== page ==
18:14 And Jothor, having seen all the things which [Moses] does with the people, says, ‘What is this that you are doing with the people…?’
18:15 And Moses says to his father-in-law, ‘Because the people are coming to me to seek judgment from God.’
20:20 And Moses says to [the people]: ‘Have courage….’
32:1 And when the people saw that Moses delayed to come down from the mountain, the people gathered against Aaron, and they say to him….
32:2 And Aaron says to [the people]….
32:17 And Joshua, having heard the voice of the people crying, says to Moses….
32:18 And Moses says [to Joshua]….
32:23 For [the people] are saying to [Aaron], ‘Make gods for us….’
32:27 And [Moses] says to [the sons of Levi]….
33:14 And he [the LORD] says to [Moses], ‘I will go before you….’
33:15 And [Moses] says to [the LORD], ‘Unless you yourself go with me, do not bring me up from here.’
33:18 And [Moses] says [to the LORD], ‘Manifest yourself to me.’
Hopefully these verses do seem a bit exciting since some of the verbs are in the present tense. More important is the extent of the LORD’s involvement in our sinful world. You can fast-forward to the New Testament to see a more complete answer to that.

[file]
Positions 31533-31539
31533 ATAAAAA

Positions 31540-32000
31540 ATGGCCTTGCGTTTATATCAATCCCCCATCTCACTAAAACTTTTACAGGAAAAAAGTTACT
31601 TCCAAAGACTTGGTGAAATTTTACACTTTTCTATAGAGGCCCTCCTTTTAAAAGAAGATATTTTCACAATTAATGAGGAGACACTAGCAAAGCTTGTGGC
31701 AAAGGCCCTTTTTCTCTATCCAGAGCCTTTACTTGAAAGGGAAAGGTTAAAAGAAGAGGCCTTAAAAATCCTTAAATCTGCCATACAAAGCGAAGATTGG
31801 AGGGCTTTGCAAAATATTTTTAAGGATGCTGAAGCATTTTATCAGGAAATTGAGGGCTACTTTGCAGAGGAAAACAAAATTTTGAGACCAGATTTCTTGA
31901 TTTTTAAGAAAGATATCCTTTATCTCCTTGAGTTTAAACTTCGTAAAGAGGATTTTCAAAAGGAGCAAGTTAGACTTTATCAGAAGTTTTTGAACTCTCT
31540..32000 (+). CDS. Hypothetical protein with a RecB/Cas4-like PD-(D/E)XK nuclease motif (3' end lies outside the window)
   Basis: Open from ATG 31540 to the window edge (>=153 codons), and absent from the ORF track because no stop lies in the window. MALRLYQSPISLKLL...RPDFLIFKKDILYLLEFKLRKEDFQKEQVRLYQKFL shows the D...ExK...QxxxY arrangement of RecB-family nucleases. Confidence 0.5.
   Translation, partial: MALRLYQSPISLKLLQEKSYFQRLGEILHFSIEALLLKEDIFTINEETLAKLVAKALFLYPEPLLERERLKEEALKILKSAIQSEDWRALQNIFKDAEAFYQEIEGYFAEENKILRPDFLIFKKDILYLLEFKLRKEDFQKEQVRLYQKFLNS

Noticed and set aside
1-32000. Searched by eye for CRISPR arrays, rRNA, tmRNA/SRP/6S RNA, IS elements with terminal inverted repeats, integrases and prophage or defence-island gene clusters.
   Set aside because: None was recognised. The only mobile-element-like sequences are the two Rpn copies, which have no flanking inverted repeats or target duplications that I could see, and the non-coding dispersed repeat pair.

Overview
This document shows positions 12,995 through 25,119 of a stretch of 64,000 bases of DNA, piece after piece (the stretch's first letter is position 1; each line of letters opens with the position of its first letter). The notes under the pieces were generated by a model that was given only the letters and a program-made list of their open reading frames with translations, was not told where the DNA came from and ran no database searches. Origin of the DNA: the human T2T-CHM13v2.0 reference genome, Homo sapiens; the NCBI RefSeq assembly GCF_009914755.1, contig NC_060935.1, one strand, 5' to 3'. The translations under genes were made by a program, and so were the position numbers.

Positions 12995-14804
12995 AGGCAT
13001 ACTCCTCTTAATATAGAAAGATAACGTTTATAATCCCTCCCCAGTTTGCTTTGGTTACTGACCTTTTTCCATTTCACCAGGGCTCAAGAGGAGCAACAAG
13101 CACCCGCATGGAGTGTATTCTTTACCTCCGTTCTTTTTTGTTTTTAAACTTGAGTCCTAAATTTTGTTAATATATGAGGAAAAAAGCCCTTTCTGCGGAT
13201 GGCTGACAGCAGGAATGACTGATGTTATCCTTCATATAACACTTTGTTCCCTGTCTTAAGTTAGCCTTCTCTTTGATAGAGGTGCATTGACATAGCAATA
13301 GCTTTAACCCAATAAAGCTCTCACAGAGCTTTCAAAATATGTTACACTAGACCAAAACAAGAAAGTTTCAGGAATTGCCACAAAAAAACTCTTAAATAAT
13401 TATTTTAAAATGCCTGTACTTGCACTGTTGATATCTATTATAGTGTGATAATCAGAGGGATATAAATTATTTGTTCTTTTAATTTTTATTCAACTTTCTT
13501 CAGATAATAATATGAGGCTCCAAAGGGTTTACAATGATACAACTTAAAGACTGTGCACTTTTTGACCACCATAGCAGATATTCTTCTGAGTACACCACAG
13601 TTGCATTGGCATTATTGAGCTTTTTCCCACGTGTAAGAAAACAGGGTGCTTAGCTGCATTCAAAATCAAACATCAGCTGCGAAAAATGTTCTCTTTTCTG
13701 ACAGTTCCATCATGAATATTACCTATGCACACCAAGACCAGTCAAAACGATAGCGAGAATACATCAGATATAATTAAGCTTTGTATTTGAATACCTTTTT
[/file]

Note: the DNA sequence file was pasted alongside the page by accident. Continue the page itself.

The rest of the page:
January 24, 2021
The Old Testament reading for the third Sunday after the Epiphany of our Lord is, dare I say, quite exciting. And to get an even more exciting picture, might I suggest reading through an entire book of the Bible? It is not a long book, and this bigger picture might give you a perspective that you have not seen before, a perspective that was originally intended by the writer. How many letters do YOU write that you only expect a portion of them to be read?
Aside from the very special service of the Easter Vigil, this is the only time in the three-year series that the Old Testament text is from the book of Jonah [3:1-5, 10]. For you to read the entire book, only forty-eight verses long, may take less than ten minutes. Its storyline is well-known, and looking at it again as a whole may cause you to see something not noticed before. It is somewhat of an action-adventure drama that builds in intensity as it gets closer to the end.